Helping Your Microbiome Become Healthier
Many people pledge to become healthier this time of year, but few take into consideration the microbes that are living inside their gut, these are the microbiome and they are vital to good health.
There are as many bacterial cells in the human body as there are human cells, these help to control a variety of things ranging from inflammation, to the development of cancer, our moods, what food we crave, how much energy we get from food, and these microbes are also responsible for gas production when we eat food as they help to adapt the nutrient source into the environment. When the microbiome become unbalanced these functions can become disrupted and contribute to the development of a wide range of diseases.
In recent years it has become increasingly clear that having a healthy microbiome is important. It is not exactly clear as to what this constitutes, but what is clear is that humans requires a diverse microbiome with a variety of bacterial species that can rapidly adapt to the range of foods we consume while performing other important functions such as preventing inflammation.
All of the foods that make up your diet can influence your gut microbiome, but the fiber that we can’t break down ourselves is what the gut really benefits from and it drives the formation of a healthy microbiome. Consuming a variety of fresh fruits and vegetables is an effective way to feed some of the most healthy promoting bacteria in your gut: eat the rainbow.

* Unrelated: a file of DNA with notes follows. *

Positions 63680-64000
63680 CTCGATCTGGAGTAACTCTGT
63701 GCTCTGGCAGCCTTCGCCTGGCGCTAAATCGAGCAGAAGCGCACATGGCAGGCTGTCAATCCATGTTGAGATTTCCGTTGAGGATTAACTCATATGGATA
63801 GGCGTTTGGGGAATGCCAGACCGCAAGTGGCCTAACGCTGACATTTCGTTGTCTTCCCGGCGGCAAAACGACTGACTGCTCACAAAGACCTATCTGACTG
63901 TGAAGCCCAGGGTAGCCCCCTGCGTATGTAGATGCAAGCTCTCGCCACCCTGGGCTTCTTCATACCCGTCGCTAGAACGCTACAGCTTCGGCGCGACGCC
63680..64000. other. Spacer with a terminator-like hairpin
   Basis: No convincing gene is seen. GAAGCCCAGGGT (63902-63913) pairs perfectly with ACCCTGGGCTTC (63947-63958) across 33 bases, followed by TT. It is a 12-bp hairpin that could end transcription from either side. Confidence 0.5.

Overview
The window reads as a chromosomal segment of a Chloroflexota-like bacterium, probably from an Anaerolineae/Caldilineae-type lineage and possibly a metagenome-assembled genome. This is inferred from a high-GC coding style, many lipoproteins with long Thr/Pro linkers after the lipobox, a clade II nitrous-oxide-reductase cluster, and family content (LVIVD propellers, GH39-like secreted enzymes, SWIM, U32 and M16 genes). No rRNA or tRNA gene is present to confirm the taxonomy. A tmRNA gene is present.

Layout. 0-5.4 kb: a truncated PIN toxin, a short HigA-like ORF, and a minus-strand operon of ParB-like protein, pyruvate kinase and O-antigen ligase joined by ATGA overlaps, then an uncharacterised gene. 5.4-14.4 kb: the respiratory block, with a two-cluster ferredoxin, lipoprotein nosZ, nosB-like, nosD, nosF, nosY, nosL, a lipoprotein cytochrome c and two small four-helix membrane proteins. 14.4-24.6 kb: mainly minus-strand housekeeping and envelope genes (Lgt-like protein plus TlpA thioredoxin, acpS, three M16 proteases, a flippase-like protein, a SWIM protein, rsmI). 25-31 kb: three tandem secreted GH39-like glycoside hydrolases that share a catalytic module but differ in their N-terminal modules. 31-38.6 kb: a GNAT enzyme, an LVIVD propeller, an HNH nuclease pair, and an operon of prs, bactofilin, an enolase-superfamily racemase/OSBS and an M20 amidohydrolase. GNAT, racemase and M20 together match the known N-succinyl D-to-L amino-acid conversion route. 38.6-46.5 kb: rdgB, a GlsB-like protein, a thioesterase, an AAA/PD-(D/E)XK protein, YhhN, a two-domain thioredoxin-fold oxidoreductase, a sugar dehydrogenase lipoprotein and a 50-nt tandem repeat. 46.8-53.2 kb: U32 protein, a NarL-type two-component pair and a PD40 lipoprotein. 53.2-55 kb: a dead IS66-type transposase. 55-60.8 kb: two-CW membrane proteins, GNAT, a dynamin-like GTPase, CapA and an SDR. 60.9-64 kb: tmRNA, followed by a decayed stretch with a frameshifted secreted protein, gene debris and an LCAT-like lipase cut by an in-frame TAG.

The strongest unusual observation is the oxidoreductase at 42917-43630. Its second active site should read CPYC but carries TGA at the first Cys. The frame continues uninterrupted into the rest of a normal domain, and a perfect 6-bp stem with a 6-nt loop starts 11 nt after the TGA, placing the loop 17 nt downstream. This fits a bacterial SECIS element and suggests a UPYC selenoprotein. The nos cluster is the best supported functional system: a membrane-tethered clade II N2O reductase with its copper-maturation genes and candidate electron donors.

Most starch is broken down and absorbed fairly rapidly, but a fraction of that starch is resistant to digestion and acts similar to fiber to feed the gut bacteria; and this resistant starch has been identified to be beneficial in supporting the healthy functions of the gut microbiome. Sources of resistant starch include legumes and potatoes, additionally all source of starch can become more resistant after cooking and then cooling in the fridge.
Just as not all gut microbiomes are the same neither is fiber, certain fibers and microbiomes will mix better than others depending on what functions are present. Do some experimenting and listen to your gut to see what makes you feel the best, but you should give your microbiome a few weeks to adjust to each fiber source to see how it responds.
Studies have recently shown that regular exercise is good for the mind, body, and gut microbes too; some of the lactate produced can impact certain gut microbes but the mechanisms are not fully understood. This is all the more reason to go for that walk, bike ride, or run.
Adding probiotic foods to your diet may be of benefit as they contain healthy microorganisms. Several helpful microorganisms can be found in yogurt and fermented foods such as kimchi and sauerkraut. Probiotics can also be found in supplements but there isn’t enough evidence to support it being as good as food.